Lynnette Johnson Announces Ole Miss Retirement
OXFORD, Miss. – One of the most accomplished women in the history of Ole Miss Athletics, Lynnette Johnson is tying a bow on her illustrious career with the Rebels.
Johnson has announced her retirement effective May 1, concluding a 32-year tenure with the university. She spent her first nine years as an athletic trainer and the last 23 as the senior woman administrator, including the final three as deputy athletics director.
“No one has given more of themselves to Ole Miss than Lynnette Johnson,” said Keith Carter, Ole Miss Vice Chancellor of Intercollegiate Athletics. “Both as a trainer and administrator, Lynnette has broken down walls for women in sports and has championed many important issues of equity, not just at Ole Miss but throughout college athletics. Congratulations to Lynnette on an historic career with our university, and I want to personally thank her for dedication, leadership and friendship.”
“It is hard to believe 32 years has gone by so fast,” Johnson said. “I have been so honored to support and serve the student-athletes, coaches, staff and fans. The life-time relationships that have been built are the most special to me. It is so rewarding to be able to say that I have loved my career, and I hope that has shown in my work. I look forward to continuing to support all our programs as a fan. I am an Ole Miss Rebel!”
As a sport administrator working with up to 16 of the department’s 18 programs, Johnson’s teams combined for 17 SEC Western Division championships and nine overall regular-season or tournament titles. Among the countless highlights, the 2005 Rebel men’s tennis squad advanced to the NCAA Final Four; the women’s basketball team reached the 2007 Elite Eight; Soccer played in the Sweet Sixteen in 2015; Softball earned Super Regional berths in both 2017 and 2019; Volleyball captured the NIVC title in 2017; Women’s Golf was crowned SEC champions for the first time in 2019 and Rifle achieved its first conference title this year.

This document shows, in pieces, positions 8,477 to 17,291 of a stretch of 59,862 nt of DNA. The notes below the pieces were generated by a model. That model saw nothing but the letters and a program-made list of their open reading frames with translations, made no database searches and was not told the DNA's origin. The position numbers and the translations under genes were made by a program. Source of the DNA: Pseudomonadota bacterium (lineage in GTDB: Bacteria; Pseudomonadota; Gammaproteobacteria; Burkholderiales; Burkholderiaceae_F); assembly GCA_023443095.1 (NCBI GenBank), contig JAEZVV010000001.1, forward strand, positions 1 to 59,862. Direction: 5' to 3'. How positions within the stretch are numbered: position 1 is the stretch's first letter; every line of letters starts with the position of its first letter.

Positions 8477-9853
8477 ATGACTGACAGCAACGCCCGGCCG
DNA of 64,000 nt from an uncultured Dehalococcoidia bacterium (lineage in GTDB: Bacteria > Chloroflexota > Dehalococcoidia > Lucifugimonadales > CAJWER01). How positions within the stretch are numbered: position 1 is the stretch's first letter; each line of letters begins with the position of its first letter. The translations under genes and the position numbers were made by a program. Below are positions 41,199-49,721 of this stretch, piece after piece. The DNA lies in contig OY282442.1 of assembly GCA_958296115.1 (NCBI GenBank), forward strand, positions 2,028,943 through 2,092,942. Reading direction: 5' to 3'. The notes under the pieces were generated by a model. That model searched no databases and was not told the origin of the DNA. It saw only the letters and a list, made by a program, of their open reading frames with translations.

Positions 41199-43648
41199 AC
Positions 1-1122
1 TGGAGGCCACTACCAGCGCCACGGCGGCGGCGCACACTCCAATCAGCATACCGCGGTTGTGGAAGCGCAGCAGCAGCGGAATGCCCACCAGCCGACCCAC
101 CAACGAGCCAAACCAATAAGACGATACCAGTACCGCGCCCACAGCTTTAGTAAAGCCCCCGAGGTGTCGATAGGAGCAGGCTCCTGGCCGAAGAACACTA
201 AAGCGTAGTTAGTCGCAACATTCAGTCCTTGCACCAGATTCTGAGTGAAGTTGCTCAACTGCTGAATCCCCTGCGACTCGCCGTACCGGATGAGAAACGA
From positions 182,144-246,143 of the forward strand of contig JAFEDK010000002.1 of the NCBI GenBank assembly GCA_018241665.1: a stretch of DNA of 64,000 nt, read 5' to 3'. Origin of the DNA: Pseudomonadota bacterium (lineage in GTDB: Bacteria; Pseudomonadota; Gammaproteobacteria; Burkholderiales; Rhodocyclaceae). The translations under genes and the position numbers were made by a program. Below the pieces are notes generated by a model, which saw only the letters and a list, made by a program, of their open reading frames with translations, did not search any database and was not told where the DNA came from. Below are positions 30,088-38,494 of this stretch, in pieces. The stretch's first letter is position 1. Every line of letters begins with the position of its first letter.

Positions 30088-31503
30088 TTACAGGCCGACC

Johnson’s tenure includes multiple national champions. In 2009, Devin Britton became the youngest player ever, and just the third freshman, to win the NCAA men’s tennis singles title. Another tennis national champion emerged nine years later, as Arianne Hartono claimed the first title for the Ole MIss women’s program. A Rebel men’s golfer also took home an NCAA championship under Johnson’s administration with Braden Thornberry’s remarkable performance for the 2017 crown.
Academically, Johnson’s programs excelled in the classroom as well, putting up high graduation rates, multiple Academic All-America honors and Taylor Medalists, as well as the first athlete to be inducted into the school’s Phi Beta Kappa Honor Society chapter.
In addition, Johnson has overseen human resources, student-athlete development, gender equity and policy-management for Ole Miss Athletics. She also represented the department on countless campus, conference and NCAA committees, including serving twice on the NCAA Softball Committee.
Johnson was also part of the Ole Miss capital facilities team that helped coordinate, plan and design many important athletics venues on campus, including the Tuohy Basketball Center, Gillom Athletics Performance Center, Galtney Indoor Tennis Center, Ole Miss Track & Field Complex, Lamar Center (Rifle), Tosh Family Short Course, FedEx Academic Support Center and multiple renovations.